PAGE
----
For all of its humor, though, The Alehouse at the End of the World is certainly much more. At a time when many in our country are fed up with the current state of politics and our ineffectual leaders, this novel offers readers a timely tale into the vanquishing of a top despot. Though the antagonist of this book is an egotistical crow god hellbent on ruling the Isle of the Dead through fear, intimidation, and a demand for blind admiration, it should come as no surprise that the story draws some immediate parallels to the orange man who currently sits in the oval office. Allred has given his readers a fascinating novel not only for its sheer pleasure of fantasy and epic storytelling, but also because the story’s narrative arc very closely resembles our state of affairs in modern America. One would be hard-pressed not to spot the similarities, and while this can sometimes be a detriment to a good fairy tale, it is a strength within Allred’s work due to his cunning way of masking much of the obvious—though, perhaps, the story might have been written before our current times and our political world and leaders have just come to resemble the classic mythos of good vs. evil … either way, the combination is a winning one.
As with all stories of the classic hero’s journey, the reader follows the protagonist as he travels far and wide, meeting all types of mythical beasts and helpers along the way, in an effort to set the world right once again. And as with many of many such tales, Allred injects his novel with many valuable lessons along the way. Key among these are the themes of friendship and bravery, with a keen sense on the difference between right and wrong. Our protagonist, the fisherman, is not always wise, as are none of the main characters, but when they rely upon the strengths of one another, they rise above challenges. And while love is a theme also deeply-rooted within this story, it isn’t the simple trope of “love conquers all” that many of these stories resolve with. Instead, Allred presents his readers with a much more complicated and layered vision of love—love that takes times to grow, love that can unwillingly fail, and love that sometimes slips away, but for the best. It is in these tender and reflective moments that Allred’s talents truly shine.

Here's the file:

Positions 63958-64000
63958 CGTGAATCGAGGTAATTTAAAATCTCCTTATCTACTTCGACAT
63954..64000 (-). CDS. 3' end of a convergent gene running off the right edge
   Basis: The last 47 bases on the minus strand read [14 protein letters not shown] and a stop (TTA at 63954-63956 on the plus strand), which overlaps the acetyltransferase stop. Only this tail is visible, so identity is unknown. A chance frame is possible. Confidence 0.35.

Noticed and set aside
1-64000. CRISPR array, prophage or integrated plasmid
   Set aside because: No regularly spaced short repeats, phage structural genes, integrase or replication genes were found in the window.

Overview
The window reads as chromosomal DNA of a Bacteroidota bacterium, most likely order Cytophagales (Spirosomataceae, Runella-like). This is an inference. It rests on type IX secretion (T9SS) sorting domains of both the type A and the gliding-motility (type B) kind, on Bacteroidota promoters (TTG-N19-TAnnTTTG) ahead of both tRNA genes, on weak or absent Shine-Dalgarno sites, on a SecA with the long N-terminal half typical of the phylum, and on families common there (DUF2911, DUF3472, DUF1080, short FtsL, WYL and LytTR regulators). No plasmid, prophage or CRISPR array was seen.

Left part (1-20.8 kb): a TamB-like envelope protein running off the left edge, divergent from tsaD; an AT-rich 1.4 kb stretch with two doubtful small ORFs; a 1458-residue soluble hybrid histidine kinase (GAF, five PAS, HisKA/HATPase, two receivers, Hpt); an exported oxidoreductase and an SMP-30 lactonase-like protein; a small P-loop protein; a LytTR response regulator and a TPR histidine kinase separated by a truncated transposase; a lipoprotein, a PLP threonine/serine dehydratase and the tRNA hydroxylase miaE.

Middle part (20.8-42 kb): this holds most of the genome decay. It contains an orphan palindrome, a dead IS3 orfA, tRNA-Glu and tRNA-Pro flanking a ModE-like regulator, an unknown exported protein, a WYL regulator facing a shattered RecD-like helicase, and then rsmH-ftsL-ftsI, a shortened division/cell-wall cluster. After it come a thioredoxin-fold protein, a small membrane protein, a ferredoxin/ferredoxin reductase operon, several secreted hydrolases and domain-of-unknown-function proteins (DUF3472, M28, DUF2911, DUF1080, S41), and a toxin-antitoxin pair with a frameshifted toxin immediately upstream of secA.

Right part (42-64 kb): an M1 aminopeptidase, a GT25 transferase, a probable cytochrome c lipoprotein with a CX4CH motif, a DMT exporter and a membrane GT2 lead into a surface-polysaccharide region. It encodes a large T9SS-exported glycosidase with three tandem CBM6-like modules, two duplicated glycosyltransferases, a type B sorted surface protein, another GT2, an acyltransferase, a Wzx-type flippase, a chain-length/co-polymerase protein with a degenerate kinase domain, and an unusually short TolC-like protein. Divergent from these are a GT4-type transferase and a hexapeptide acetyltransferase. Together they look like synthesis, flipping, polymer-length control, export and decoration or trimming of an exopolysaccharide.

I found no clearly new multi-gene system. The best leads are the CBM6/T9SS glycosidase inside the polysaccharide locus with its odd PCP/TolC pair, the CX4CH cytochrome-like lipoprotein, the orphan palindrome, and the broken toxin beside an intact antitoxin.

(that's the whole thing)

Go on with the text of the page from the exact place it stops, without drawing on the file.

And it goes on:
In all, The Alehouse at the End of the World is an incredible journey into a world that at first seems like it could not be more different from our own, what with the giant shapeshifting bird gods, whales pooping humans, and massive farting creatures who swallowed the island of the afterlife, but that’s just the thing—the more you read, the more you understand that Allred has created a world that is just like our own, complete with egoists, despots, well-meaning everyday heroes, and friends looking to change the world. The Alehouse at the End of the World isn’t just a timely story of love, friendship, and social justice, but also a whip-smart mythical tale looking deep into a culture and society very much like our own, brimming with heart, humor, and empathy.
The Alehouse at the End of the World, by Stevan Allred. Portland, Oregon: Forest Avenue Press, November 2018. 334 pages. $17.95, paper.
Michael A. Ferro’s debut novel, TITLE 13, was published by Harvard Square Editions in February 2018. He was named as a finalist by Glimmer Train for their New Writers Award, won the Jim Cash Creative Writing Award for Fiction, and been nominated for the Pushcart Prize. Michael’s writing has been published or is forthcoming in numerous literary journals and print anthologies, including Juked, Monkeybicycle, Crack the Spine, Entropy, Duende, BULL: Men’s Fiction, Vulture, Splitsider, and elsewhere. Additional information can be found at: michaelaferro.com.